Indoor air pollution is any chemical or other substances contributing to an imbalance that could affect the health of the building's inhabitants. Invasive species : A species of flora or fauna not native to a certain area, but one that has colonized it - usually presenting problems for native wildlife. Invasive species are sometimes subject to active control and deliberate removal. Landfill : An area of land set aside for the disposal of waste - usually commercial or residential of non-toxic waste although in the case of where they might contain such, treatment may be required to prevent pollution.

Margin of Safety : The designated upper limit of exposure to a potentially harmful substance before it becomes harmful. This can apply to human health and to environmental exposure. Material Safety Data Sheet : An international standard form containing information relevant to a substance's toxicity, hazardousness, and potential environmental damage. It also explains proper protection equipment and what to do in the result of exposure First Aid.

It prohibits the discharge of polluting chemicals into US waters unless a special permit is granted. They use a hazard ranking system and a fund is made available for remediation.

National Response Team NRT : This is a team from 13 different Federal agencies that come together to coordinate federal responses to incidents such as natural disasters, oil spills, significant pollution emission, chemical releases and so on.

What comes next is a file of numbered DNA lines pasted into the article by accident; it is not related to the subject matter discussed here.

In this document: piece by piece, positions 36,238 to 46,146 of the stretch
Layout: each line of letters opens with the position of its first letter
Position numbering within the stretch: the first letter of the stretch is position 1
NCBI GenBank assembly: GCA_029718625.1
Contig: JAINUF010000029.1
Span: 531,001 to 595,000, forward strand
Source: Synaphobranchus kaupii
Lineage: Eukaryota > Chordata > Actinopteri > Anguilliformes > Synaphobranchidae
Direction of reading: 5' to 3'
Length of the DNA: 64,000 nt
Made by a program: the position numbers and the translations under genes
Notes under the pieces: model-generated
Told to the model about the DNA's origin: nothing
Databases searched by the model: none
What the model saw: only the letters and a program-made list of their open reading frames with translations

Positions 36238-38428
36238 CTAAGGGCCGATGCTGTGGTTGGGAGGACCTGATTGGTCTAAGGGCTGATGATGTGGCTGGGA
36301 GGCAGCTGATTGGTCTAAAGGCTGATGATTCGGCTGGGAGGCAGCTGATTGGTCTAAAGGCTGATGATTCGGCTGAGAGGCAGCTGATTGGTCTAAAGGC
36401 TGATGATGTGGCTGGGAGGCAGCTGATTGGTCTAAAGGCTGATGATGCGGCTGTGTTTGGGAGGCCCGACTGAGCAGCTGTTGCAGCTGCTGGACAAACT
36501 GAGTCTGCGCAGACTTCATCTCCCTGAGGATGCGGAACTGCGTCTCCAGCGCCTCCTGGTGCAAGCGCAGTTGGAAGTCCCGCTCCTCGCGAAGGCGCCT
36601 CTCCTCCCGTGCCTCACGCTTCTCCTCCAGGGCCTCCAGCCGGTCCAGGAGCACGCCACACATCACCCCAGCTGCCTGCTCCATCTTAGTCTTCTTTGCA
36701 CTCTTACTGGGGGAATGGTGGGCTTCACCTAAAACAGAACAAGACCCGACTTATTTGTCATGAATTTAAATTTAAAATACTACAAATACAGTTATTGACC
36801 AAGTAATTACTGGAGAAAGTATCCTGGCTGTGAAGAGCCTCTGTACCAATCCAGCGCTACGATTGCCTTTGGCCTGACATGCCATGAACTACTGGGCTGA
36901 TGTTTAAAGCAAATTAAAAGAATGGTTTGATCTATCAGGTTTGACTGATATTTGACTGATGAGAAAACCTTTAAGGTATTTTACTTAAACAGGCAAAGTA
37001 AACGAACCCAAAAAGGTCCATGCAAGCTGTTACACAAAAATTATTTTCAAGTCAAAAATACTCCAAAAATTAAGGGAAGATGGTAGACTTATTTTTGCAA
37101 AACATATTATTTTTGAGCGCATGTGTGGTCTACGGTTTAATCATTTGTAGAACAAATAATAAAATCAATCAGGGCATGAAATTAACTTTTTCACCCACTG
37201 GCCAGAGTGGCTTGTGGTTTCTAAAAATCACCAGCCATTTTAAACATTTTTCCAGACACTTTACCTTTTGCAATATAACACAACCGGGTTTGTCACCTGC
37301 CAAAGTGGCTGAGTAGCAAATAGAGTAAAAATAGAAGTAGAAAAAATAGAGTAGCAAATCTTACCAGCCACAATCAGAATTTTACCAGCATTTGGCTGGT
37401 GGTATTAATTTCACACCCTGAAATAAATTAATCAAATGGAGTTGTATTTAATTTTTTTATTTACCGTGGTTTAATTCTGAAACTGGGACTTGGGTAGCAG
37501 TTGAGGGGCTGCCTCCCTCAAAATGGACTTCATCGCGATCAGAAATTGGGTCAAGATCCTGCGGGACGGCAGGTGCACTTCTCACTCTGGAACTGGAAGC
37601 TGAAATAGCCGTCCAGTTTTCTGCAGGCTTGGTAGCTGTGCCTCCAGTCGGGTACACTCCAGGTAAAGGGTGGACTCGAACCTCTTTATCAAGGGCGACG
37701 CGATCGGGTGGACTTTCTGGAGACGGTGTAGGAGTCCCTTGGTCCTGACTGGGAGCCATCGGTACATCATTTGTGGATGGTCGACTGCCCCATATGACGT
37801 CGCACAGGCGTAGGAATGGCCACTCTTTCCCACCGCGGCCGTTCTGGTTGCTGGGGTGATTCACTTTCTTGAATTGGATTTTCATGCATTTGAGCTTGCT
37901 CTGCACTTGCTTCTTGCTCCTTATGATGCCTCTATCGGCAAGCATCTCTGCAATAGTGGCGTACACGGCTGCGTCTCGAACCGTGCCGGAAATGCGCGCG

Ozone layer : A protective layer of gas in the upper atmosphere that absorbs the sun's must harmful radiation. Its depletion was one of the major problems of the s.

Pollutant : A substance or material introduced into an environment that has negative or harmful effects to the ecology or specific biological species, or one that reduces the efficiency or safety of a resource. Radiation : The transmission of energy through space. It can be ionizing or non-ionizing.

The former is powerful enough to break bonds x-rays the latter is not radio frequency. Remediation : The process of removing toxic materials from an environment and the attempt to restore it to a previous state. This can be anything from asbestos , lead and other heavy metals, and radioactive isotopes. Risk Assessment : An official investigation, usually required legally, to examine risk exposure and potential consequences under any scenario. Sanctions : This legal term also exists outside of environmental law and it means the same thing.

It's the application of measures against a polluter or other entity or person who breaks environmental law. Often, measures will include a ban on government contracts. Sewage : Solid and liquid waste removed from residential properties, typically human waste but also includes anything that uses water to take it away.

Smog is not natural, It is the direct result of emissions from industrial processes. Vulnerable Zone : During a chemical leak, it will be necessary to track its most likely path based on meteorological data. The vulnerable zone is the area where the airborne pollutant or chemical might because problematic.

Water budget : What is the difference between the water stock and the water used? Increasingly important in drought-hit areas, it's important to monitor and manage water supplies to ensure we don't use more than is available. It's higher during wet periods and lower during drier spells.

Wetlands : A wetland is an area of land that has a high water table or one that is typically flooded for most of the time. It can be tidal or non-tidal and includes marshes and floodplains. The Everglades National Park is one such example. They are often a haven for wildlife and subject to protections to preserve their unique profile. There are many areas under the umbrella of environmental law. All have one thing in common - the protection of ecology and the health of the environment.